Skating in the Square
Skating is free at Springer Market Square. Public restrooms, a warming/change area and lockers are available in the Market Wing (lower level) of City Hall.
Accessible public washrooms, a change/warming area and small lockers for personal items and shoes (bring your own lock) are available in the lower Market Wing of City Hall via the North and South courtyards. An accessibility ramp to the lower level Wing is available at the North entrance off Brock Street.
Bringing a group to skate?
Notify us if your group plans to skate at Springer Market Square: Although we do not accept private bookings for schools or corporations for the Springer Market Square rink, groups are more than welcome to skate anytime during the posted hours.
Teachers and group leaders: Call the Facility Booking Office at 613-546-4291 ext. 1800 to let us know when you plan to come, so that we can make you aware if other large groups are already expected. This helps ensure your group gets the maximum enjoyment from their outing.
Skate rentals & rates
The rental office is located in the basement of the Market Wing of City Hall beside the rink. Lockers and washrooms are also available. The City operates a skate rental service at Springer Market Square, open on select dates and times around the holidays and special events each winter.
Frequently asked questions
When will the ice be ready?
Late November/early December.
Why can't you give us an exact date?
It's weather dependent. Precipitation, sun and warm temperatures work against us. Ideally, we would have five dry days of grey skies at around -4 C, but we rarely get that. So we offer a date range based on historic temperature trends.
Why can they play a NHL game in Dodgers Stadium, when it was 28 C outside and we have to wait until December to skate behind City Hall?
The NHL game at Dodger Stadium used the largest mobile refrigeration plant in the world and two engineering teams (roughly 18 people) to make a pad of ice for that one game. It took them three weeks to make it, working only at night and covering it with a thermal shield during the day. Making and sustaining an ice pad over several months is decidedly a different task.
The Square does have a refrigeration plant, however if our ice gets too thin it might crack. If it cracks we could be down for a few days while we repair.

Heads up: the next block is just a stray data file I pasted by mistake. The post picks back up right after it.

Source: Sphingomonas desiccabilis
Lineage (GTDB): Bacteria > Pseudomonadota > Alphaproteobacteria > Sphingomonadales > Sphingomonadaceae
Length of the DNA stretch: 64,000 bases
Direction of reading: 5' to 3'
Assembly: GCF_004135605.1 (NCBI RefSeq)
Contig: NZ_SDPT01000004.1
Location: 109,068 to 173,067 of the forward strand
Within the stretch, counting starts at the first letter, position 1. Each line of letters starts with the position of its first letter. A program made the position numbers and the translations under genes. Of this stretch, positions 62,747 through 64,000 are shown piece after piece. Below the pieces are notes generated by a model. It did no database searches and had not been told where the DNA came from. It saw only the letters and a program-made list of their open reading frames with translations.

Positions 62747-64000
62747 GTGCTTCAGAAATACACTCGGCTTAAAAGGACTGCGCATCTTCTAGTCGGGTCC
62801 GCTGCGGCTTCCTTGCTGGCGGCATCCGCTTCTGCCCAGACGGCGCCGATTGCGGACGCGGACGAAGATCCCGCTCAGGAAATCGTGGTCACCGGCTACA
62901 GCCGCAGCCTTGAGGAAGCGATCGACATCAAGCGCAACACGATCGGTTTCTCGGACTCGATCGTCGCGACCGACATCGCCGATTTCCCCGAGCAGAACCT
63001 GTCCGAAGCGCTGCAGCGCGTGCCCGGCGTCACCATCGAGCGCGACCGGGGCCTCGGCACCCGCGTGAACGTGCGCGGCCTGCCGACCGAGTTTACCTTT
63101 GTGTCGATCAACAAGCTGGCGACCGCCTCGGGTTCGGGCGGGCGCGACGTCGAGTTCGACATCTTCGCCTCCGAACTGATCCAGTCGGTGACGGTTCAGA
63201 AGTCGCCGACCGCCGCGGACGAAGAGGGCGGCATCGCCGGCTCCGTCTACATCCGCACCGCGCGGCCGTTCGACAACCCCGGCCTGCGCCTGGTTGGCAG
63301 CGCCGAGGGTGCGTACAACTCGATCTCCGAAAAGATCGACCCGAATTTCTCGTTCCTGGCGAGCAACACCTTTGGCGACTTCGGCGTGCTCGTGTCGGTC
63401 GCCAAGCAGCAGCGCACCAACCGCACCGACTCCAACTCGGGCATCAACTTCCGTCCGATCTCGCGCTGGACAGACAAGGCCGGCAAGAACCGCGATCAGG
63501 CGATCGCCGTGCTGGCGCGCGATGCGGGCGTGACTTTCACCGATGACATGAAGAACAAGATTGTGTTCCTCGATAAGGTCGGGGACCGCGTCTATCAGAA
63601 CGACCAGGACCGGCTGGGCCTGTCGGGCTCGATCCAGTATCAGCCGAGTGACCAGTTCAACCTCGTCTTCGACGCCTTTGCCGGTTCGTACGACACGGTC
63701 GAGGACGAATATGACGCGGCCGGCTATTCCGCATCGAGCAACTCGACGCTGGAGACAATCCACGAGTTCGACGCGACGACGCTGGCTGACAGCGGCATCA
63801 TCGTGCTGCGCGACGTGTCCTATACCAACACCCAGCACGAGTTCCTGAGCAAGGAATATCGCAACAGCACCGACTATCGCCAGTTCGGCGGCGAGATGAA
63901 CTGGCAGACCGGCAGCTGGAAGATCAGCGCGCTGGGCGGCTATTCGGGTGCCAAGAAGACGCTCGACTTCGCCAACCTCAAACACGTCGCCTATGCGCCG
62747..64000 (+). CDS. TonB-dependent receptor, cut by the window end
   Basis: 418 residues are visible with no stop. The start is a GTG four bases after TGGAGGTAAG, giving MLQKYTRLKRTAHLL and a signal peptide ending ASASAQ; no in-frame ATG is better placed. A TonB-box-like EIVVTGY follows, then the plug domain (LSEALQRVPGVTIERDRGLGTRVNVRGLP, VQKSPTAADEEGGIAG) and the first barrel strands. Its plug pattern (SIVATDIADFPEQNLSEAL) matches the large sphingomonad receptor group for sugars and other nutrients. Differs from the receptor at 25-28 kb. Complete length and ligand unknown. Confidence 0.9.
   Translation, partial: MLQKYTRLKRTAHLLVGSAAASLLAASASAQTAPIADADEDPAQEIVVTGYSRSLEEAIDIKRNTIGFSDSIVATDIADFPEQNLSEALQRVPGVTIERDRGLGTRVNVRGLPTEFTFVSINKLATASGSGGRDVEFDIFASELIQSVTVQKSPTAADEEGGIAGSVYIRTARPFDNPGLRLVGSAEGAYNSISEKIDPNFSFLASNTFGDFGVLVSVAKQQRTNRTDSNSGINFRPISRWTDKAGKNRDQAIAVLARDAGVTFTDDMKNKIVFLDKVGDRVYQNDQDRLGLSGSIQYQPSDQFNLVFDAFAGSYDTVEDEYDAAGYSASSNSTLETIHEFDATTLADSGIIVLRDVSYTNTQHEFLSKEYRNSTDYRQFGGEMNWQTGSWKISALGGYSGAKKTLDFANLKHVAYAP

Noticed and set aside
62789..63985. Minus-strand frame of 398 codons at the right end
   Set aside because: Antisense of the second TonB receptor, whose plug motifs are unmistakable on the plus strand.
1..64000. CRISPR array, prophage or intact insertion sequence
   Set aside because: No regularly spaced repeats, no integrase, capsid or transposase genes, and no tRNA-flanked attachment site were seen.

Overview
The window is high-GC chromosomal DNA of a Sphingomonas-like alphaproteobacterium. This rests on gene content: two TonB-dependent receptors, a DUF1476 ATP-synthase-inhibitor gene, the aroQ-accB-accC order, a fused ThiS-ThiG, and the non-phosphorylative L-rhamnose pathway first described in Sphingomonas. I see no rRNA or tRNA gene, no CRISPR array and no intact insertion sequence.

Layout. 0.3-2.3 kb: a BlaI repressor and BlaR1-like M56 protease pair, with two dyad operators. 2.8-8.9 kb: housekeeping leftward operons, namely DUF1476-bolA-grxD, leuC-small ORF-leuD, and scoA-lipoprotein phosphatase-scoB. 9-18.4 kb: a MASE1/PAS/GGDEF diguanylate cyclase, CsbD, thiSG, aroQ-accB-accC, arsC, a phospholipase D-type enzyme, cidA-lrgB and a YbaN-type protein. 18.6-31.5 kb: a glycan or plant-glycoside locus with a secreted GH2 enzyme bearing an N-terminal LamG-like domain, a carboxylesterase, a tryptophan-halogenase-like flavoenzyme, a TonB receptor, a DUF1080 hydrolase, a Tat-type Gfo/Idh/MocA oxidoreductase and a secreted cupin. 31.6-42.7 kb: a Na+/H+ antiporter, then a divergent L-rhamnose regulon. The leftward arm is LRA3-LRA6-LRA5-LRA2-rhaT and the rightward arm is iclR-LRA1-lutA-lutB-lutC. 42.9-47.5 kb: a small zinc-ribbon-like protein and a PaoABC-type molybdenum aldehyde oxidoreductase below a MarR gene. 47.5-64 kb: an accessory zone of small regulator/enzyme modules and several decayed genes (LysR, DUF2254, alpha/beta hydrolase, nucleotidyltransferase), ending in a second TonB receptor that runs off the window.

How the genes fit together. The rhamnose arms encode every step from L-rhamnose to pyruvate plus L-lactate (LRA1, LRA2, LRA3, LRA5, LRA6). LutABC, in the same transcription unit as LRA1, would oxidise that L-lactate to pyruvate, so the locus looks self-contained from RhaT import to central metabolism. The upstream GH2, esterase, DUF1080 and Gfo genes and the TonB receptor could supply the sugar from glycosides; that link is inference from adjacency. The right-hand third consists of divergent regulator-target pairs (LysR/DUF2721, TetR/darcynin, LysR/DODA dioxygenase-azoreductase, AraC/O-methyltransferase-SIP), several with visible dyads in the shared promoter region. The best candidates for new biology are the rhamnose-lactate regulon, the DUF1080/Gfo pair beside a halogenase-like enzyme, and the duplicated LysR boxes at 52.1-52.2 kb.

How do you make ice in the Square?
The first thing we do is lay down roughly 60 peripheral boards to define the rink's edges. Each board is numbered and needs to go in a certain spot so that it can be correctly anchored in place. Then we need to bring the surface temperature down to about -5 C. At that point we can start to make ice. We need a good 1.5 inches of ice before anyone can skate on the rink and, ideally, we have somewhere between 2.5 and 3 inches of ice.
Why do you have to shut the rink down sometimes after it's open?
Certain conditions can cause us to start losing the thickness of the ice (sun, warm temperatures and precipitation) – and if it gets too thin it risks cracking. Our arena operators monitor the situation and drill to confirm the ice's depth and hardness. If it makes sense to close the rink down for four hours, they will do that rather than risk having to close it for three days.
Do you have to close it often?
Not really. It's based on the weather. In 2015, for example, we were open for 110 skating days out of a possible 113. We are blessed with some great ice-making professionals and that really helps. The rest is up to Mother Nature.
Why does the Springer Market Square rink close at 10 p.m.?
The City's outdoor rink policy states that all City-operated outdoor rinks are to close at 9 p.m. The exception is Springer Market Square, which closes at 10 p.m. (before the Noise Bylaw comes into effect at 11 p.m.) This allows staff to complete the work necessary to get the rink ready for skating the next day, such as Zamboni work or other ice maintenance as required.
How do you close the rink for the season?
When the ice becomes difficult to maintain due to warm daytime temperatures and melting, the City will decide to close it for the season.
We turn off the refrigeration plant, so the pad returns to its ambient temperature. The ice will melt (depending on weather conditions). We then use the ice resurfacer to start shaving down the thickness of the ice. We can only do this to a certain depth, as we don't want to risk the blade damaging the pavers underneath (or the ice resurfacer itself). We locate the drains and unplug them (we plug them to keep the water in to flood at the start of the ice season), this allows the melted water to drain out which speeds things up. The time it takes to close the rink depends on the weather.